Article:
Following the November 2008 elections, the Spartanburg County Legislative Delegation (Respondent) consisted of thirteen members from the House and Senate.[1]  On November 10, 2008, Respondent met and elected Rep. Lanny Littlejohn to serve as its Chairman by a vote of nine to four and Rep. Keith Kelly to serve as Vice-Chairman by a vote of eight to five.  Subsequent to that meeting, Sen. Lee Bright sought an opinion from South Carolina Senate legal counsel regarding the procedure Respondent used in selecting officers.  That inquiry resulted in a letter written to Sen. Bright by Senate staff members John Hazzard and Michael Hitchcock that concluded Vander Linden v. Hodges, 193 F.3d 268 (4th Cir. 1999) requires weighted voting in selecting delegation officers.  In response, Rep. Keith Kelly sought an opinion from House counsel on the issue.  House counsel concluded that selection of delegation officers is a matter of internal administrative procedure and does not constitute the sort of governmental action requiring weighted voting as contemplated by Vander Linden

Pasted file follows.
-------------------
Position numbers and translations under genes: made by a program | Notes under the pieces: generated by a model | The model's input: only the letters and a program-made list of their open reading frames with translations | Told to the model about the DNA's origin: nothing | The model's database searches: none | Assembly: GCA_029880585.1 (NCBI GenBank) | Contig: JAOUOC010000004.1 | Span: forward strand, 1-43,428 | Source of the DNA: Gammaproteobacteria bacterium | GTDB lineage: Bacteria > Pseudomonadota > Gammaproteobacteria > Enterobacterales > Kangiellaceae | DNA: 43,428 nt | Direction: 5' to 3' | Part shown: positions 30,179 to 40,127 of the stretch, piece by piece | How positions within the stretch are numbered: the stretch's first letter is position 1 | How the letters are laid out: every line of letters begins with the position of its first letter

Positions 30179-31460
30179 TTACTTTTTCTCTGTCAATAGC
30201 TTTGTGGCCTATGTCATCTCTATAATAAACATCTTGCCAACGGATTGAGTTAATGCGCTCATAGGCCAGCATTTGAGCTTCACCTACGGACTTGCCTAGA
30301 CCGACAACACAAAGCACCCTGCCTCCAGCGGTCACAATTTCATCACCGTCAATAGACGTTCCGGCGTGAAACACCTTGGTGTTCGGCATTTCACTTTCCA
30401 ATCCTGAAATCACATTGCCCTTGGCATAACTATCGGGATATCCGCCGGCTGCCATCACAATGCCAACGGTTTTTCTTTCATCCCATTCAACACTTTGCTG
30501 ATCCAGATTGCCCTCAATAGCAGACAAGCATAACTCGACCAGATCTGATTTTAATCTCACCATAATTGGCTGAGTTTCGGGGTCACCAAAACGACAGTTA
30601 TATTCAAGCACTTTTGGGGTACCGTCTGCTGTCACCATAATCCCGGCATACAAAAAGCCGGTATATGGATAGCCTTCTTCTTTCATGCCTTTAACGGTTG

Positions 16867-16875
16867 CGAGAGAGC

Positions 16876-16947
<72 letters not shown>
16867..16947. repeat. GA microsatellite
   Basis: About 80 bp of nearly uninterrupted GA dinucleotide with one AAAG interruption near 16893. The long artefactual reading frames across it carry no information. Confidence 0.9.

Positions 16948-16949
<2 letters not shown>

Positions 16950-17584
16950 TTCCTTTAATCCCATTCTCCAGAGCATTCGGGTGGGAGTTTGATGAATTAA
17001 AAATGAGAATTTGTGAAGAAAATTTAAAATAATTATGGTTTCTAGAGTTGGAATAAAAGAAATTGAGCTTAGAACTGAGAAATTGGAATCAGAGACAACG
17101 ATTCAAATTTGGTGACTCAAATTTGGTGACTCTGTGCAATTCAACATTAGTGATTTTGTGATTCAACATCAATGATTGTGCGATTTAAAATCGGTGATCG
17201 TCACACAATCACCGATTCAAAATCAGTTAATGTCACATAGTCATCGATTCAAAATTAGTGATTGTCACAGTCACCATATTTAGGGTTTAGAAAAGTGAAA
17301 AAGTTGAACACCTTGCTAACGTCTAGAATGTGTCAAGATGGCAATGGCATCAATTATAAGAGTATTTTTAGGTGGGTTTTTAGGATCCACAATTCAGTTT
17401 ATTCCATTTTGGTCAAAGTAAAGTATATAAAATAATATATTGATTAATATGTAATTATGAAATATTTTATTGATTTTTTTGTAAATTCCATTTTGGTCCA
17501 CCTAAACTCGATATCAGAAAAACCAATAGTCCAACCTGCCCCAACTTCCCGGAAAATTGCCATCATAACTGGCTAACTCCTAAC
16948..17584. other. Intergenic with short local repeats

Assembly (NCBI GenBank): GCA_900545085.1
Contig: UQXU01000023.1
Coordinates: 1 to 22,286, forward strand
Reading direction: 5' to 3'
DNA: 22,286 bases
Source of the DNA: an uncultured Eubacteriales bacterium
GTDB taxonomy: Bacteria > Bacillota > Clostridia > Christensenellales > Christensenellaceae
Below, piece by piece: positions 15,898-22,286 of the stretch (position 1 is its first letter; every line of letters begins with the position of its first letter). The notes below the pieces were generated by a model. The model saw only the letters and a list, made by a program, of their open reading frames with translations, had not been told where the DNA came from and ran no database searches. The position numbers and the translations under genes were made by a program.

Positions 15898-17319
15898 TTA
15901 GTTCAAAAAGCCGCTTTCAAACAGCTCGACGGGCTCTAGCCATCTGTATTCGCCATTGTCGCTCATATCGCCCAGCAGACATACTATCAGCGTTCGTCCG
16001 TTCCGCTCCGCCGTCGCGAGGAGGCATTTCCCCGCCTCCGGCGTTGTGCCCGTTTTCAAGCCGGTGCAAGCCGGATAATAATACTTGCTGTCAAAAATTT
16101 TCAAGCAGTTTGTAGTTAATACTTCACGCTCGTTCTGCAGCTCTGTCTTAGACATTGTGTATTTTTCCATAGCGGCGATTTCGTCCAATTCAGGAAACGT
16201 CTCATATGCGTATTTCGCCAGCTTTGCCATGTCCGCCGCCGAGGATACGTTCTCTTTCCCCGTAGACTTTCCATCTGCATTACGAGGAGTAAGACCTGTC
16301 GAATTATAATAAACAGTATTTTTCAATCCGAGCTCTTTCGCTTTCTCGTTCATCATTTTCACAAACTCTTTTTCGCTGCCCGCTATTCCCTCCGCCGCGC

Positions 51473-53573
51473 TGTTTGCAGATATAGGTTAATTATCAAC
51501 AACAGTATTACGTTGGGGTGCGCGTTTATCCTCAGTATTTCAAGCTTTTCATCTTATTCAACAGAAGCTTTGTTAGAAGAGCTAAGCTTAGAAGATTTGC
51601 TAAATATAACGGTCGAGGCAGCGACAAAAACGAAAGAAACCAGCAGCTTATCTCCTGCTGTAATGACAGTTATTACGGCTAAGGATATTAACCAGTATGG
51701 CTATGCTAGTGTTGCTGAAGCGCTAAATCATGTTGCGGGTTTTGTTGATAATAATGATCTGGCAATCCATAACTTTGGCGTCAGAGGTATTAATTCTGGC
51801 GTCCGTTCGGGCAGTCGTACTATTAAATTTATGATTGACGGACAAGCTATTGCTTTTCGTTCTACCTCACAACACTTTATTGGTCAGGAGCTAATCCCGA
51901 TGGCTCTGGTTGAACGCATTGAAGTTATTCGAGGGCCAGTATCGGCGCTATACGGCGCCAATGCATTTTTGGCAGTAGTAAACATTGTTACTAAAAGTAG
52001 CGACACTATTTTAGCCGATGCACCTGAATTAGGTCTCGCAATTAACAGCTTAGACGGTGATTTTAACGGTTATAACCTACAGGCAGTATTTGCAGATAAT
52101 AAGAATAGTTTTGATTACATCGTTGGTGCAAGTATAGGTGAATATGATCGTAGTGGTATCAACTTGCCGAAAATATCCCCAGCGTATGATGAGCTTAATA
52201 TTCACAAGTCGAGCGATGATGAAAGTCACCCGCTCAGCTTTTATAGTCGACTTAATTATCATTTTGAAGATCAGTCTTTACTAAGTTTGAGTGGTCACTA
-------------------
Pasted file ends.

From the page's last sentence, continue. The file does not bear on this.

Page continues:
The members of the delegation split into two factions over whether the officers of the delegation should be elected by a simple majority of the delegation or by weighted vote according to the number of constituents in each member's district.  The result of this split was that each group held its own meetings as the county delegation.